While it is difficult to pinpoint the exact source of the Firstborn Hypothesis, many studies have been conducted throughout the years that have hinted at this premise. A solid example is the 1982 study by Lawrence Bracewell – a Professor with the Space, Telecommunications, and Radioscience Laboratory (STAR Lab) at Stanford University – titled “Preemption of the Galaxy by the first advanced civilization.”
In it, Bracewell considered how the first civilizations to emerge in an environment can invariably hold back those that follow. This theory was applied in support of his argument that humanity may be the first advanced civilization to emerge in our galaxy, hence why we haven’t heard from any others. As he summarized:
“[T]errestrial history demonstrates that the advent of one tool-capable and traveling population results in that species’ expansion to all viable territories. The spread of the population occurs in much shorter time than does the evolution of the species, indicating that, perhaps, humans are the first intelligent species in the Galaxy, and may be the future population of the Galaxy.”
If this is true, humanity may want to examine its “planetary protection” protocols and update them. In this case, rather than avoiding areas thought to have microbial life or sterilizing robotic missions to prevent contamination, perhaps we should take a page from the “Zoo Hypothesis” and create quarantine zones around inhabited planets to ensure we don’t interfere with the development of life on them.
James Annis of the Fermi National Accelerator Lab argued something similar in a 1999 study titled “An Astrophysical Explanation for the Great Silence.” According to Annis, periodic gamma-ray bursts (GRBs) could be responsible for limiting the emergence of intelligent life, since they occur at periodic intervals and are powerful enough to cause mass extinctions.
These bursts are the most energetic phenomena in the Universe and occur when massive stars go supernova. The bursts are usually brief (but can be long-lived in the event of a binary companion), emerge from the star’s axis of rotation (aka. polar regions), and be lethal to any planets that lie along their path. In fact, recent research indicates that a GRB may have been responsible for the Ordovician Extinction (ca. 440 million years ago).
Annis employed then-current astrophysical models that suggest that the mean time between GRBs is on the order of 1 billion years. Similarly, evolutionary models used by Annis indicate that this is the same amount of time it takes for intelligence to emerge. This is consistent with the interval between the existence of multi-cellular life and high-order primates (which includes modern humans). As he summarized:
“If one assumes that [GRBs] are in fact lethal to land based life throughout the galaxy, one has a mechanism that prevents the rise of intelligence until the mean time between bursts is comparable to the timescale for the evolution of intelligence…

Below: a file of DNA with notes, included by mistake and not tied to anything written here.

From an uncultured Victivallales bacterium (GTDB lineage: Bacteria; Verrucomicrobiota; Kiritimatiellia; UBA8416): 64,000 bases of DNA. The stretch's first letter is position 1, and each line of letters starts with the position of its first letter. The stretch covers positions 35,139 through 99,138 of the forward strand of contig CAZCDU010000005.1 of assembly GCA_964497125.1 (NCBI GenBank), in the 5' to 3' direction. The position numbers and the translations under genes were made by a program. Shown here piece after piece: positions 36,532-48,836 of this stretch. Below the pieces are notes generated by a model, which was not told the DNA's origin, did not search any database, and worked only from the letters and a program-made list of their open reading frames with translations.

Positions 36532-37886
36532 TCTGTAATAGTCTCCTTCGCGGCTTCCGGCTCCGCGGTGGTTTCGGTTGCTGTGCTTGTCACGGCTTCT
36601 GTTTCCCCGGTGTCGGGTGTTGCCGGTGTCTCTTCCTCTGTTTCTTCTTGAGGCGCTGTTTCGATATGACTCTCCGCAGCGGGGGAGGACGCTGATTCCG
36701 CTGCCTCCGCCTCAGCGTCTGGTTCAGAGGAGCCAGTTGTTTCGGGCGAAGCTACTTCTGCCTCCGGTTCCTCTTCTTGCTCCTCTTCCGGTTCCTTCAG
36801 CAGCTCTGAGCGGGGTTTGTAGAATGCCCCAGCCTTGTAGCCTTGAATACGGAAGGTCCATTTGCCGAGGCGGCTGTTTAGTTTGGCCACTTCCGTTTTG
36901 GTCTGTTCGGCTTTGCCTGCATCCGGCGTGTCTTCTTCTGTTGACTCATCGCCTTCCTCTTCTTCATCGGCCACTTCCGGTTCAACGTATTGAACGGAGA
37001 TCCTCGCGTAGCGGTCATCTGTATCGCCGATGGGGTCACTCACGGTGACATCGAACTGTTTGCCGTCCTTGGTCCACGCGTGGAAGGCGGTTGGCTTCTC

“Hence, this model suggests that the Galaxy is currently undergoing a phase transition between an equilibrium state devoid of intelligent life to a different equilibrium state where it is full of intelligent life.”
In 2008, astronomers Milan M. Cirkovic and Branislav Vukotic of the Astronomical Observatory of Belgrade build upon this argument with a study titled “Astrobiological Phase Transition: Towards Resolution of Fermi’s Paradox.” For their study, Cirkovic and Branislav created a model to test whether or not gamma-ray bursts and other astrobiological regulating mechanisms can periodically “reset” the cosmological clock.
However, these events occur with exponentially decreasing frequency over time, creating longer and longer windows in which biogenesis (the emergence of life) and noogenesis (the emergence of intelligence) can occur. Overall, their argument employs both the Anthropic Principle and the idea that the Universe is in a phase of disequilibrium. As they stated:
“Secular evolution of regulation mechanisms leads to the brief epoch of phase transition: from an essentially dead place, with pockets of low-complexity life restricted to planetary surfaces, it will, on a short (Fermi–Hart) timescale, become filled with high-complexity life. An observation selection effect explains why we are not, in spite of the very small prior probability, to be surprised at being located in that brief phase of disequilibrium.”
A similar argument was made by Prof. Abraham Loeb of the Harvard Smithsonian Center for Astrophysics (CfA) and postdoctoral researchers Rafael A. Batiste and David Sloan (of the University of Oxford). In this study, titled “Relative Likelihood for Life as a Function of Cosmic Time,” Loeb and his colleagues calculated the probability of habitable Earth-like planets forming within a certain volume of space over time.